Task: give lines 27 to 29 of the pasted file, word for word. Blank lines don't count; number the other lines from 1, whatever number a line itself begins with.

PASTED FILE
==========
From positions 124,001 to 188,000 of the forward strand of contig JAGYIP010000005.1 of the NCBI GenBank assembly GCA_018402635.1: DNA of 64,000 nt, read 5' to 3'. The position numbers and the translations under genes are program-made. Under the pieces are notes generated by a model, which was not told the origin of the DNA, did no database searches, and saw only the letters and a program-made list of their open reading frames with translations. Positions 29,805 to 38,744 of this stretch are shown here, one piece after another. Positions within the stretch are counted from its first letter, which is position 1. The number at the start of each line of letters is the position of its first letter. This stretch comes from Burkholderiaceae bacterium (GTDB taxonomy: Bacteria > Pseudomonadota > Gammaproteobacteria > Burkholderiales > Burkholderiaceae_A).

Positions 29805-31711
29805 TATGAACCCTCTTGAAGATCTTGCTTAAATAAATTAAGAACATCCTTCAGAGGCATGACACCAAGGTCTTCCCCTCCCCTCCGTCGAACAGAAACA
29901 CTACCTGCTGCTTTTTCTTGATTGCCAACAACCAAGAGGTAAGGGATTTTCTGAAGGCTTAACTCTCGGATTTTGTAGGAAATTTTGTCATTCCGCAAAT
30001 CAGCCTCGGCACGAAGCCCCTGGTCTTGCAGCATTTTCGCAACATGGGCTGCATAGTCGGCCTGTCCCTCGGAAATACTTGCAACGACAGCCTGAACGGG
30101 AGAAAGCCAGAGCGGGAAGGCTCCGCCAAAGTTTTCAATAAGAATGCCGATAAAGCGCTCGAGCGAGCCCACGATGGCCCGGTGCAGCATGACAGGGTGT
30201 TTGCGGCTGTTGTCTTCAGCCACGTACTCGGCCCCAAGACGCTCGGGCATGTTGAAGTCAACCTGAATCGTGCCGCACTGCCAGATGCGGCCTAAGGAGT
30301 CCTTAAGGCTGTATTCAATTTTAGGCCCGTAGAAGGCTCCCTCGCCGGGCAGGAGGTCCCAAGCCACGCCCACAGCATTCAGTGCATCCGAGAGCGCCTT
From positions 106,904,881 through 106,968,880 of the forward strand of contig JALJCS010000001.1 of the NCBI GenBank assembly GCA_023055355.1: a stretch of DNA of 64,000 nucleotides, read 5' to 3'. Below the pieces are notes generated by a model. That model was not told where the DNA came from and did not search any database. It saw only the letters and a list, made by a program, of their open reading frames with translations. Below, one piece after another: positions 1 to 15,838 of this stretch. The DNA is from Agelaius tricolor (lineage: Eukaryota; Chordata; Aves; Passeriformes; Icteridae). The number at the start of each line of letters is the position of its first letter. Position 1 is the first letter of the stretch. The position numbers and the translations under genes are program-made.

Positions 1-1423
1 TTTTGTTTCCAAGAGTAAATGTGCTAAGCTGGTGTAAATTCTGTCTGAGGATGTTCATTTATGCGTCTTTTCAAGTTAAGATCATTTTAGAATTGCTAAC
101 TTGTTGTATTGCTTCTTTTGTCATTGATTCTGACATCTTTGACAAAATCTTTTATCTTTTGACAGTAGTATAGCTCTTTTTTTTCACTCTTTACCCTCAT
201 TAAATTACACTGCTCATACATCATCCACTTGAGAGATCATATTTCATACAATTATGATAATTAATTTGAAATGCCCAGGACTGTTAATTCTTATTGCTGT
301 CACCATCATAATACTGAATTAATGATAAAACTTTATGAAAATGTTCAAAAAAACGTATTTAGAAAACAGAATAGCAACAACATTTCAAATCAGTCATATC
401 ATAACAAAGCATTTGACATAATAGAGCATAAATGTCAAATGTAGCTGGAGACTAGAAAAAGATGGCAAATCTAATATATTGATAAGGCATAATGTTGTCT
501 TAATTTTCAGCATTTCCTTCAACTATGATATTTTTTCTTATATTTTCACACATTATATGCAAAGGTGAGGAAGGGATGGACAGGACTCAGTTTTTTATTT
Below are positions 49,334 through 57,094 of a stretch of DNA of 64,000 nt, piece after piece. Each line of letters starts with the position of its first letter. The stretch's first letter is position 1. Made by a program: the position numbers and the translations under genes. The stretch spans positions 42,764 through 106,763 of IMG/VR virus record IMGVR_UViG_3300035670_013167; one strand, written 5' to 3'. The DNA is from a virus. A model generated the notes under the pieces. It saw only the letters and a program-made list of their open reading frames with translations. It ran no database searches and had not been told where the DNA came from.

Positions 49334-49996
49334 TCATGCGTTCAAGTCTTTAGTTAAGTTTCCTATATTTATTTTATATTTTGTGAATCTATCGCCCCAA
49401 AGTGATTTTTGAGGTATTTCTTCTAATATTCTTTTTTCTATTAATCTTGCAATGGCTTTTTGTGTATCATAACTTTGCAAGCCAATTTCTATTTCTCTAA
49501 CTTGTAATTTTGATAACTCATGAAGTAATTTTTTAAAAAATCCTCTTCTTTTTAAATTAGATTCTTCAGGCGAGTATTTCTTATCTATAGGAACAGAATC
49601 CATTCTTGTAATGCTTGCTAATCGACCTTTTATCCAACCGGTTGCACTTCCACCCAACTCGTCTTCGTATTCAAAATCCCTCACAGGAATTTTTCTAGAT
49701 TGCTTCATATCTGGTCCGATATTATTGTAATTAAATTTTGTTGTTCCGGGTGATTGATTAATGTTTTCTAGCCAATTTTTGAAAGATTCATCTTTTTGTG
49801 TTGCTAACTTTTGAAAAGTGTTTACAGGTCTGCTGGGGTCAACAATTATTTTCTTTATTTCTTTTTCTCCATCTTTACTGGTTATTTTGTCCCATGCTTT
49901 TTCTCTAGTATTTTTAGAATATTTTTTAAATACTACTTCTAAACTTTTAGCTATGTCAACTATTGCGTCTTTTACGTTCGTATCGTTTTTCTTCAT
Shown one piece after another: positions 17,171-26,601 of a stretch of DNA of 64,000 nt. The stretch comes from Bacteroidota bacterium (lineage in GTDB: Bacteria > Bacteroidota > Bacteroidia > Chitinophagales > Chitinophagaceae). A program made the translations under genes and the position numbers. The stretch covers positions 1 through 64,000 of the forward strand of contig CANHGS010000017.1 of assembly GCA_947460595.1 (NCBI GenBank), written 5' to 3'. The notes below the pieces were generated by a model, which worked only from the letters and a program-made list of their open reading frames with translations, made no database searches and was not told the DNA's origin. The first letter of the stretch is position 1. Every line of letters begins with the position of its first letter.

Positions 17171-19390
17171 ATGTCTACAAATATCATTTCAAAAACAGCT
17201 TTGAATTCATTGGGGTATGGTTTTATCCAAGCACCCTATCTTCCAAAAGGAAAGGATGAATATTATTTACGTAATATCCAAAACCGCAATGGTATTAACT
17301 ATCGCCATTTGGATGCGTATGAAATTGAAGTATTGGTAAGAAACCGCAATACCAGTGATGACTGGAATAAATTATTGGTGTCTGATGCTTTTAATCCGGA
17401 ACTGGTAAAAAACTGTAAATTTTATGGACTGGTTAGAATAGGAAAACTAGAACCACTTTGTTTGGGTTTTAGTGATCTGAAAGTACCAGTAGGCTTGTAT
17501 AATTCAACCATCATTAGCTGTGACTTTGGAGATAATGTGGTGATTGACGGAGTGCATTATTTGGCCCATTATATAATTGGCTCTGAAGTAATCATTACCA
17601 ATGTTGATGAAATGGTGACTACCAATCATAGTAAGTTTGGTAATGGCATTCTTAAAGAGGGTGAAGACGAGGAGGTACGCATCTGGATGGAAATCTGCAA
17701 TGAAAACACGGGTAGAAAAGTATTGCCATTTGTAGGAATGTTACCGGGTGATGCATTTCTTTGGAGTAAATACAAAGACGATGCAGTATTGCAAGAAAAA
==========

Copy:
Positions 17171-19390
17171 ATGTCTACAAATATCATTTCAAAAACAGCT
17201 TTGAATTCATTGGGGTATGGTTTTATCCAAGCACCCTATCTTCCAAAAGGAAAGGATGAATATTATTTACGTAATATCCAAAACCGCAATGGTATTAACT